Posted in Marketing and Strategy Terms, Total Reads: 489
Definition: Global Marketing
According to the Oxford University Press’ Glossary of Marketing Terms, Global marketing is “marketing on a worldwide scale reconciling or taking commercial advantage of global operational differences, similarities and opportunities in order to meet global objectives"
What this means is that MNCs like Toyota, Nike, PepsiCo, McDonalds etc. - companies which now have a universal customer base - tend to exploit the differences between the operational costs, competitive advantages and expertise of the different parts of the globe and integrate them together in order to function most optimally.
These companies often also change their offerings based on a local region’s specific interest. For example, in India McDonald’s offers vegetarian burgers and ‘eggetarian’ burgers. Or that PepsiCo changes its form factor (labelling, size, packaging etc.) in each market.
Considerations in Global Marketing
○ The same positioning for a product may not work well for a company in different markets. For example, in the US, McDonald’s positions itself as a cheap fast food joint to eat in while in India it’s entry was positioned as more an aspirational eating joint. Dominos, iPhone etc. follow similar strategies.
○ While developing a brand message, the company may either choose to keep one integrated message or simultaneously develop local brand propositions.
○ For example, Surf used the same “Dirt is good” and “Daag achhe hain” in the US and Indian market respectively to great success while Old Spice could not translate its “Smell Like a Man / Be Mantastic” brand campaign to India successfully.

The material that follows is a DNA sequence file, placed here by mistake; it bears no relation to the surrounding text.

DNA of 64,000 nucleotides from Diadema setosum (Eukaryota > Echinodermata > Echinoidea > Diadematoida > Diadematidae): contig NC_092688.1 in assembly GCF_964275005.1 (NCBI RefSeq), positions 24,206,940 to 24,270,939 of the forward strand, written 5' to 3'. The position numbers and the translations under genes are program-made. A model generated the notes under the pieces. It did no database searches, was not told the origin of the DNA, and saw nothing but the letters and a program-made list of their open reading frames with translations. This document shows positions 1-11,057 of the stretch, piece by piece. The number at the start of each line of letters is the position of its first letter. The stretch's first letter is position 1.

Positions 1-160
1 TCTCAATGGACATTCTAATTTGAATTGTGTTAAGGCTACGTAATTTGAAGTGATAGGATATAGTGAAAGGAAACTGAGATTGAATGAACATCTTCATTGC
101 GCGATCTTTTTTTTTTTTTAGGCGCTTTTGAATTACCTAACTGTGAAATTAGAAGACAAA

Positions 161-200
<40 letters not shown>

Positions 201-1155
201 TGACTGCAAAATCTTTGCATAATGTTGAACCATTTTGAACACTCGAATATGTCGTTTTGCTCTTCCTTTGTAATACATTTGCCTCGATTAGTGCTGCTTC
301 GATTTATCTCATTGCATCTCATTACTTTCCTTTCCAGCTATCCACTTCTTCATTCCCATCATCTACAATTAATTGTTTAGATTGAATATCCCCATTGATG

○ Another choice that companies have to make is regarding the language of their marketing campaigns. For example, Garnier and Dove often use foreign ads with dubbed voice-overs, while Axe often goes for English-speaking ads and Maggi goes for Hindi ads in North India.
○ Sometimes the name of the product may also require changing due to the lingual differences. For example, the Chevy Nova didn’t sell well in Spain, as “no va” in Spanish means “no go”.
● Distribution Network
○ A global company when setting up a distribution network in another country may choose to do so independently (eg: Amazon)or in partnership with a local firm (eg: Tata Starbucks, Tata Sky, Maruti Suzuki, Hero Honda).
○ Once the market has matured or the MNC has gained enough experience in the market, they may even decide to separate. For example, Honda’s separation from Hero.